“Give me liberty or give me death!” is the outcry in China, where the regime’s COVID-19 policies blocked emergency workers from accessing the scene of a fire and 10 people perished. Protests then spread to cities across China, with chants for free speech, democracy, the rule of law, human rights, and even for Chinese Communist Party boss Xi Jinping to step down. That brought in the police, but protesters pushed back.
“I think in a just society, no one should be criminalized for their speech,” one Beijing protester told reporters. In Chengdu they chanted “We don’t want lifelong rulers. We don’t want emperors!” they shouted, another reference to Xi Jinping, but there was more to it.
“We all know that the reason why we have to keep undergoing lockdowns and COVID tests is that this is a political movement, not a scientific and logical response of epidemic prevention,” another woman told the press. “That’s why we have more political demands other than lifting lockdowns.”
Over in Washington, as the Hill put it, “the White House has been cautious about expressing support for those speaking out against the Chinese government, which has moved quickly to stifle dissent.”
When it comes to challenging Stalinist dictatorships and preserving liberty, America isn’t what it used to be.
“Let every nation know,” President John F. Kennedy proclaimed, “whether it wishes us well or ill, that we shall pay any price, bear any burden, meet any hardship, support any friend, oppose any foe to assure the survival and the success of liberty.” JFK also noted that the Communists “put a wall up” to keep people confined in East Berlin. Those attempting to escape, in effect, said “give me liberty or give me death,” and many did lose their lives in the quest to be free.
President Ronald Reagan famously challenged Soviet boss Mikhail Gorbachev to “tear down this wall.” Reagan’s U.N. ambassador, Jean Kirkpatrick was also an inspiration to the oppressed masses. Soviet dissident Andrei Sakharov told her, “Your name is known in every cell of the gulag,” Stalin’s far-flung system of forced labor camps.
After Stalin died in 1953, workers in East Germany were first to rebel, followed by Hungary in 1956. The Soviets reacted with massive military force and also rolled in the tanks to crush the “Prague Spring” in 1968. In the 1980s, when Polish workers pushed back, the regime imposed martial law. Secretary of Defense Caspar Weinberger called out General Wojciech Jaruzelski as a “Soviet general in a Polish uniform.”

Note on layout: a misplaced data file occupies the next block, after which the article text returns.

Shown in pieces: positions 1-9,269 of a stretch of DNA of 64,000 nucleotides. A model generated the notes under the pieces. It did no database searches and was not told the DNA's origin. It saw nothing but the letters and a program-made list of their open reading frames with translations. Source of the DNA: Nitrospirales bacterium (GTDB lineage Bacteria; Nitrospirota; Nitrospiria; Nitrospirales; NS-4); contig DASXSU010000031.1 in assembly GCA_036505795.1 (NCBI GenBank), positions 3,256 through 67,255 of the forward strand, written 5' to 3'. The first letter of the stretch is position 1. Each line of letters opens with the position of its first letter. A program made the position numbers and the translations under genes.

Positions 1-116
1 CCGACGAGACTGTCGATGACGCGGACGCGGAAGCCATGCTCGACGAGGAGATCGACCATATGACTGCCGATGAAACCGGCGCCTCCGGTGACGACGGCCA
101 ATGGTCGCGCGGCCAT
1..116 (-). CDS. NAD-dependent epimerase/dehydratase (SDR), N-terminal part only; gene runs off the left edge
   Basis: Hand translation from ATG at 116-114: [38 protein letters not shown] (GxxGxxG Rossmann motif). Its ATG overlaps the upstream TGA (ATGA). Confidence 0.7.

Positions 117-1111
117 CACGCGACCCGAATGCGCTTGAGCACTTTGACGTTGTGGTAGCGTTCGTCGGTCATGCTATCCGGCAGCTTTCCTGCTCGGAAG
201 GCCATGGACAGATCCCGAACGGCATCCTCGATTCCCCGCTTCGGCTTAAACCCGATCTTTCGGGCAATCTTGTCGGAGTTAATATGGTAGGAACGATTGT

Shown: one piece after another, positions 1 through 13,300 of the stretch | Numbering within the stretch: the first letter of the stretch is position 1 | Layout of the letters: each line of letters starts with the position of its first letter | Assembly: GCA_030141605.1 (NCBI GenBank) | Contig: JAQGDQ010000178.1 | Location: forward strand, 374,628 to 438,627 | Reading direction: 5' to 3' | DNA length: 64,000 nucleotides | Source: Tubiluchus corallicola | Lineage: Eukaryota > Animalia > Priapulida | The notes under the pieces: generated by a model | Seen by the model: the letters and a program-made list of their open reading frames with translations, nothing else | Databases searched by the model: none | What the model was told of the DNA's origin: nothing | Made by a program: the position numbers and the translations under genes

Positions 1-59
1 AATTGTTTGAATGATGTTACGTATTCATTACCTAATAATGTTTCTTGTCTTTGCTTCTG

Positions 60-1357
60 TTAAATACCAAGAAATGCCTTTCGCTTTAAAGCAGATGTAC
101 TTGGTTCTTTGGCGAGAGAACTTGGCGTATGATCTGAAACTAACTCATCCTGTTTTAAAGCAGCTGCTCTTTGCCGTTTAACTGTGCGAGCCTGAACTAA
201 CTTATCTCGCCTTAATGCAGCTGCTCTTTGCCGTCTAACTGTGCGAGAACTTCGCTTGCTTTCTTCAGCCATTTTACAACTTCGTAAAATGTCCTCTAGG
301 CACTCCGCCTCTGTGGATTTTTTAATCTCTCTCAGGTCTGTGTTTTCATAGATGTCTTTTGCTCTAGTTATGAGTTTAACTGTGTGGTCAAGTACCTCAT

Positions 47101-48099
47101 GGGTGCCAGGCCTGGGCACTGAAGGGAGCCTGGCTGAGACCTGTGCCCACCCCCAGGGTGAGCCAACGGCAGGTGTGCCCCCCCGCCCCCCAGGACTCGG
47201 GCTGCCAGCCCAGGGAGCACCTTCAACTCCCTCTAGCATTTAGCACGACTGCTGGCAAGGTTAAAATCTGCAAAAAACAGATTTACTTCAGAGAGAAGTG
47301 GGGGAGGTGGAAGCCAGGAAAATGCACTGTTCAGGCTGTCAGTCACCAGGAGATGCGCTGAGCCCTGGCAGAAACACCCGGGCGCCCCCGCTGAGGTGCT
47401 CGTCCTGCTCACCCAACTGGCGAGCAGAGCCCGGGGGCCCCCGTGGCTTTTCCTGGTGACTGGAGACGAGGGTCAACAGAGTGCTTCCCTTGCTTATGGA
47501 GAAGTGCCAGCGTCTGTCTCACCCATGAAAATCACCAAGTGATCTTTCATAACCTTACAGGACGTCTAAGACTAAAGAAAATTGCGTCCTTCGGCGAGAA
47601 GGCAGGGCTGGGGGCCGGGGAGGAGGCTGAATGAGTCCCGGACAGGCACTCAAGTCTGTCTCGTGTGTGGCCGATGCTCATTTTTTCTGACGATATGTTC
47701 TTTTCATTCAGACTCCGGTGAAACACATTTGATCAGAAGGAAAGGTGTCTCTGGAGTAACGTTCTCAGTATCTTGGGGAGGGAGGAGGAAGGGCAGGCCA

The Chinese people caught wind of these developments and staged demonstrations at every opportunity. In May of 1989 the regime declared martial law and in early June, troops moved into Tiananmen Square and opened fire. The regime claimed 200 deaths but in a diplomatic cable British ambassador Sir Alan Donald said 10,000 had been killed. For a regime that murdered more than 60 million people, as The Black Book of Communism explains, that’s just a quick morning’s work.
In November 1989, less than six months after the Tiananmen massacre, Senator Joe Biden voted against strong sanctions for Communist China. In 1998, with the United States again poised to enact sanctions, Biden was part of a group of 10 senators opposed to the measures and a leading voice to bring China into the World Trade Organization.
In May 2011, Vice President Biden said he believed that “protecting fundamental rights and freedoms such as those enshrined in China’s international commitments as well as in China’s own constitution is the best way to promote long term stability and prosperity—of any society.” The vice president didn’t specify the “fundamental rights and freedoms” in China’s constitution, and his statement offered no criticism of the communist regime.
In 2012, Biden “got China.” By the end of his second term, China got Biden, big time. Like many Democrats, Biden stayed on the quiet side when China cracked down on pro-democracy protests in Hong Kong. In 2019, candidate Biden famously said the Chinese were “not bad folks,” and not even competition for the United States. In a June 3, 2020 statement, Biden called for “recommitting to the universal struggle for human dignity”—not quite the same as calling out China for brutal oppression and human rights violations.
With Chinese protesters again in the streets, and the regime moving quickly to stifle dissent, Biden keeps things on the quiet. The protesters could be forgiven for sharing Senator Ron Johnson’s (R-Wis.) view that Joe Biden is “highly compromised” because of son Hunter, whose creed seems to be “give me Librium or give me meth.”
With China, Hunter handled the business end for the Big Guy. If any of the protesters thought Biden was a Chinese official in an American suit it would be hard to blame them.
Stifling dissent is what Biden does on the home front, where anyone less than worshipful of the Delaware Democrat is branded a domestic violent extremist, domestic terrorist, a threat to democracy, and so forth. This rhetoric is advance justification for deployment of deadly force against the people. The FBI and National Guard already boast experience on that front, and Biden Junta zampolits, Soviet-style political officers, are purging the ranks.
Chinese protesters are now the inspiration for America, standing up to a genocidal Stalinist dictatorship crying “give me liberty or give me death.” Americans could soon face the same choice.
“Treason is normalized and Americans are treated as second-class citizens by their own government in their own country,” warns David Horowitz. “It’s time to stand up and be counted, because the hour is late.”